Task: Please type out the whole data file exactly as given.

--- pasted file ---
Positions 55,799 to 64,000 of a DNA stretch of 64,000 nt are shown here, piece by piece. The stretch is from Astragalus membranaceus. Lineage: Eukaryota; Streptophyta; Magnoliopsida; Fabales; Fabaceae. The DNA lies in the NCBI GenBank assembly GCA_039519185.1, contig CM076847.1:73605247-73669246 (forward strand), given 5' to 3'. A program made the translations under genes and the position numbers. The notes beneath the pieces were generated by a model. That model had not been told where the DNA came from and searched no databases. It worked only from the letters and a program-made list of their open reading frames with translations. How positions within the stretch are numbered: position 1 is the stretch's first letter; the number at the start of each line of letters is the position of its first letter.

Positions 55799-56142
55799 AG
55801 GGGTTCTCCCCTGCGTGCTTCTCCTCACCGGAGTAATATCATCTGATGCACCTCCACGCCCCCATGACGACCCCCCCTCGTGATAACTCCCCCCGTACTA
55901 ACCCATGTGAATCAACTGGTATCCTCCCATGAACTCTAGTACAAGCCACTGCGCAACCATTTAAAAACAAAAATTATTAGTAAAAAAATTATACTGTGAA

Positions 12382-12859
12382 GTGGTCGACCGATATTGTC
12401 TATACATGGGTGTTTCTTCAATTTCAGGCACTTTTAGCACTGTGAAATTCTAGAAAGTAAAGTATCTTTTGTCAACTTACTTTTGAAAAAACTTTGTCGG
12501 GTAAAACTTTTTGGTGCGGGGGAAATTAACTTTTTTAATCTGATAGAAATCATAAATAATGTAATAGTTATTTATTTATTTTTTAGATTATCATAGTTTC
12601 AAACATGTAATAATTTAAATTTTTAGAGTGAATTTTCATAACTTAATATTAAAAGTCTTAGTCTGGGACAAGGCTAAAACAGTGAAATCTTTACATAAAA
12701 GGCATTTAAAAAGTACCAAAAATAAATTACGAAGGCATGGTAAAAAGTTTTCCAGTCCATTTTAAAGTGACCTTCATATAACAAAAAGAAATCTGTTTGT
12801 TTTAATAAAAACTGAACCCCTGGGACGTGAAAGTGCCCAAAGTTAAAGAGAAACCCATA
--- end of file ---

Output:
Positions 55,799 to 64,000 of a DNA stretch of 64,000 nt are shown here, piece by piece. The stretch is from Astragalus membranaceus. Lineage: Eukaryota; Streptophyta; Magnoliopsida; Fabales; Fabaceae. The DNA lies in the NCBI GenBank assembly GCA_039519185.1, contig CM076847.1:73605247-73669246 (forward strand), given 5' to 3'. A program made the translations under genes and the position numbers. The notes beneath the pieces were generated by a model. That model had not been told where the DNA came from and searched no databases. It worked only from the letters and a program-made list of their open reading frames with translations. How positions within the stretch are numbered: position 1 is the stretch's first letter; the number at the start of each line of letters is the position of its first letter.

Positions 55799-56142
55799 AG
55801 GGGTTCTCCCCTGCGTGCTTCTCCTCACCGGAGTAATATCATCTGATGCACCTCCACGCCCCCATGACGACCCCCCCTCGTGATAACTCCCCCCGTACTA
55901 ACCCATGTGAATCAACTGGTATCCTCCCATGAACTCTAGTACAAGCCACTGCGCAACCATTTAAAAACAAAAATTATTAGTAAAAAAATTATACTGTGAA

Positions 12382-12859
12382 GTGGTCGACCGATATTGTC
12401 TATACATGGGTGTTTCTTCAATTTCAGGCACTTTTAGCACTGTGAAATTCTAGAAAGTAAAGTATCTTTTGTCAACTTACTTTTGAAAAAACTTTGTCGG
12501 GTAAAACTTTTTGGTGCGGGGGAAATTAACTTTTTTAATCTGATAGAAATCATAAATAATGTAATAGTTATTTATTTATTTTTTAGATTATCATAGTTTC
12601 AAACATGTAATAATTTAAATTTTTAGAGTGAATTTTCATAACTTAATATTAAAAGTCTTAGTCTGGGACAAGGCTAAAACAGTGAAATCTTTACATAAAA
12701 GGCATTTAAAAAGTACCAAAAATAAATTACGAAGGCATGGTAAAAAGTTTTCCAGTCCATTTTAAAGTGACCTTCATATAACAAAAAGAAATCTGTTTGT
12801 TTTAATAAAAACTGAACCCCTGGGACGTGAAAGTGCCCAAAGTTAAAGAGAAACCCATA